Oregon's Blumenauer proposes nearly doubling federal gasoline tax

McClatchy InteractiveDecember 4, 2013 


Cars move slowly along the notoriously congested Capital Beltway, looking north at Tysons Corner, Virginia on April 5, 2012.


Flanked by organized labor, business and transportation leaders Wednesday, Rep. Earl Blumenauer, D-Ore., proposed nearly doubling the federal gasoline tax to address the country's growing backlog of infrastructure repair and maintenance.

Congress hasn't raised the 18.4-cents-per-gallon tax since 1993, and didn't index it to inflation, so it buys considerably less than it did 20 years ago. And if Congress doesn't do something, the highway trust fund will run dry by the end of next year.

Blumenauer's bill would phase in a 15-cent increase over three years, to 33.4 cents.

"Today, with inflation and increased fuel efficiency for vehicles, the average motorist is paying about half as much per mile as they did in 1993," Blumenauer said.

The tax generates about $35 billion in annual revenue, well short of the $54 billion in federal highway and transit funds the states have been receiving. On average, states rely on the federal funds for half their transportation needs. 

But neither lawmakers nor President Barack Obama have shown much inclination to increase the tax. Obama's own bipartisan deficit-reduction commission recommended phasing in a 15-cent increase three years ago, but the commission's work was largely ignored.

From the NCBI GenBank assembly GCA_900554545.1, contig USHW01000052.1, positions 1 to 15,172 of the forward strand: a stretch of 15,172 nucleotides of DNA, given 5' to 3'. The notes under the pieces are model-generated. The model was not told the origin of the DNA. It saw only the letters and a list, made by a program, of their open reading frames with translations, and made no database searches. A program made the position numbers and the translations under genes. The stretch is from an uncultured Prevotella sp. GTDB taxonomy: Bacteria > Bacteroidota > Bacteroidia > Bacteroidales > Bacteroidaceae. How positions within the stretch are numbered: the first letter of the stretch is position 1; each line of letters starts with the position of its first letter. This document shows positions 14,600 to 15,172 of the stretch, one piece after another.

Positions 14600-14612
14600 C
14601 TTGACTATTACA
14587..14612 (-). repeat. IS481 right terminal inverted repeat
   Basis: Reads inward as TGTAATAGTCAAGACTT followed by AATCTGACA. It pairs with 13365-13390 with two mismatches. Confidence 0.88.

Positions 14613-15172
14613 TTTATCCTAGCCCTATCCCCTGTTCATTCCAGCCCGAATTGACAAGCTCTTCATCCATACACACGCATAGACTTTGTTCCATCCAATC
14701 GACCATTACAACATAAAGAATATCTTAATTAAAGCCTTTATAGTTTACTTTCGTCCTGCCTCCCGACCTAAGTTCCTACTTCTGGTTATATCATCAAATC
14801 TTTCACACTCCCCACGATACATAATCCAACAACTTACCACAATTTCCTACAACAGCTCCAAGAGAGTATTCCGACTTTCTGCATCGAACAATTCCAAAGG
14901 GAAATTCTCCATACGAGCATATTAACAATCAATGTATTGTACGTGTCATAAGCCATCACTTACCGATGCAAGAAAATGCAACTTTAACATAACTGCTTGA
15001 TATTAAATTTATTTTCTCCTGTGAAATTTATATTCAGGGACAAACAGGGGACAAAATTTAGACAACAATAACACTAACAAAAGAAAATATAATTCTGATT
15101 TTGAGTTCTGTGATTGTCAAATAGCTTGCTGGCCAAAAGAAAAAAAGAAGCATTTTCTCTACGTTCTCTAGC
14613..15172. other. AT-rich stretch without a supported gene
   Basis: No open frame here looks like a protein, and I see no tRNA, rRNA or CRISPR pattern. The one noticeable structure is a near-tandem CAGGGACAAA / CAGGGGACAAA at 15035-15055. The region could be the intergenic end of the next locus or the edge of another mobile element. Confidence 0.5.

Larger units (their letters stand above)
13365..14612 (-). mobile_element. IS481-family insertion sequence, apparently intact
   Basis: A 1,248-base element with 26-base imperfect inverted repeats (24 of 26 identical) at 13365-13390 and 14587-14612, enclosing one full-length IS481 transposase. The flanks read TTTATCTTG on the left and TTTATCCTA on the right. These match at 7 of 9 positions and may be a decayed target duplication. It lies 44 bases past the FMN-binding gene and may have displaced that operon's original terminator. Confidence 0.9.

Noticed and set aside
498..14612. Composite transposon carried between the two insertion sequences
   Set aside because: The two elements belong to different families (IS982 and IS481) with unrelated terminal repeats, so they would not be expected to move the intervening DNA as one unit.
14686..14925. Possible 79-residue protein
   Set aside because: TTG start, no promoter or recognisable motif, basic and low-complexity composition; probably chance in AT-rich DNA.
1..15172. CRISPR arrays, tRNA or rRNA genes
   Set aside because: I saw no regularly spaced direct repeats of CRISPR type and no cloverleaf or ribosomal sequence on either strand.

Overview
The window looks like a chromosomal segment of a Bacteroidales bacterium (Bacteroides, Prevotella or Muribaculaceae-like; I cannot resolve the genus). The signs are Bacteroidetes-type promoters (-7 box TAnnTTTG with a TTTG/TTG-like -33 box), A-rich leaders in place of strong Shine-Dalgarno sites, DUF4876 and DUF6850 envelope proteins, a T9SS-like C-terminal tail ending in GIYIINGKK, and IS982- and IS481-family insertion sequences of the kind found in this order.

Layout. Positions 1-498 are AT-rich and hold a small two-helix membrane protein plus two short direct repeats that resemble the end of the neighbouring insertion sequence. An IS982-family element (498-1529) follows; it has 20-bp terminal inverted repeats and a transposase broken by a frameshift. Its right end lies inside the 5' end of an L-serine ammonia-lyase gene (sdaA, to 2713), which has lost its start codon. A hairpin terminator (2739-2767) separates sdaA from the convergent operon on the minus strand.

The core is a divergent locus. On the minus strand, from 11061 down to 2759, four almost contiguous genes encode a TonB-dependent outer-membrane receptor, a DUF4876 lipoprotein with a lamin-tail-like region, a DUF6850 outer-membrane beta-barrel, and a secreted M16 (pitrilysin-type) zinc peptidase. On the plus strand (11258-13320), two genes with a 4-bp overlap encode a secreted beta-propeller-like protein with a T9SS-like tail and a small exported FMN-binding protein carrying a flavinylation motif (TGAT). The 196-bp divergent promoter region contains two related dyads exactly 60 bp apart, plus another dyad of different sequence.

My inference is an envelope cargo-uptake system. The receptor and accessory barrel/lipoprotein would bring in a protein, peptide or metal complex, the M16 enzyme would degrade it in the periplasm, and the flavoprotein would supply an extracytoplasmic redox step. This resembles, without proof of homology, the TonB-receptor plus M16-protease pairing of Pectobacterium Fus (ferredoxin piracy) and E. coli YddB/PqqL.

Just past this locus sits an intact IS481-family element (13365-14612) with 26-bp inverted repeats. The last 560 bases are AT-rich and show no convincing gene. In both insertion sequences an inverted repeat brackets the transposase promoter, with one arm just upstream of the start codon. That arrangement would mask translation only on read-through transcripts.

Rather than raise new revenue or cut spending, Congress has borrowed more than $50 billion from the Treasury in the past five years, adding to the deficit and ensuring that taxpayers will be on the hook no matter what.

Meanwhile, states aren't waiting for Congress to come to the rescue. Several have increased their own gasoline taxes this year or replaced the per-gallon fee with a percentage-based sales tax. 

Blumenauer cited a broad coalition in support of his bill, from the Chamber of Commerce and construction and trucking industries to the AFL-CIO, transit agencies and bicycle activists. He said such groups were ready to back lawmakers who voted for the bill.

He also noted that when faced with a similar situation three decades ago, Congress more than doubled the gasoline tax. The tax had been stuck at 4.5 cents a gallon since the Eisenhower administration and hadn't kept up with the country's infrastructure needs.

With the stroke of a pen on Jan. 5, 1983, the tax increased to 9.5 cents a gallon. The president who signed it: Ronald Reagan.

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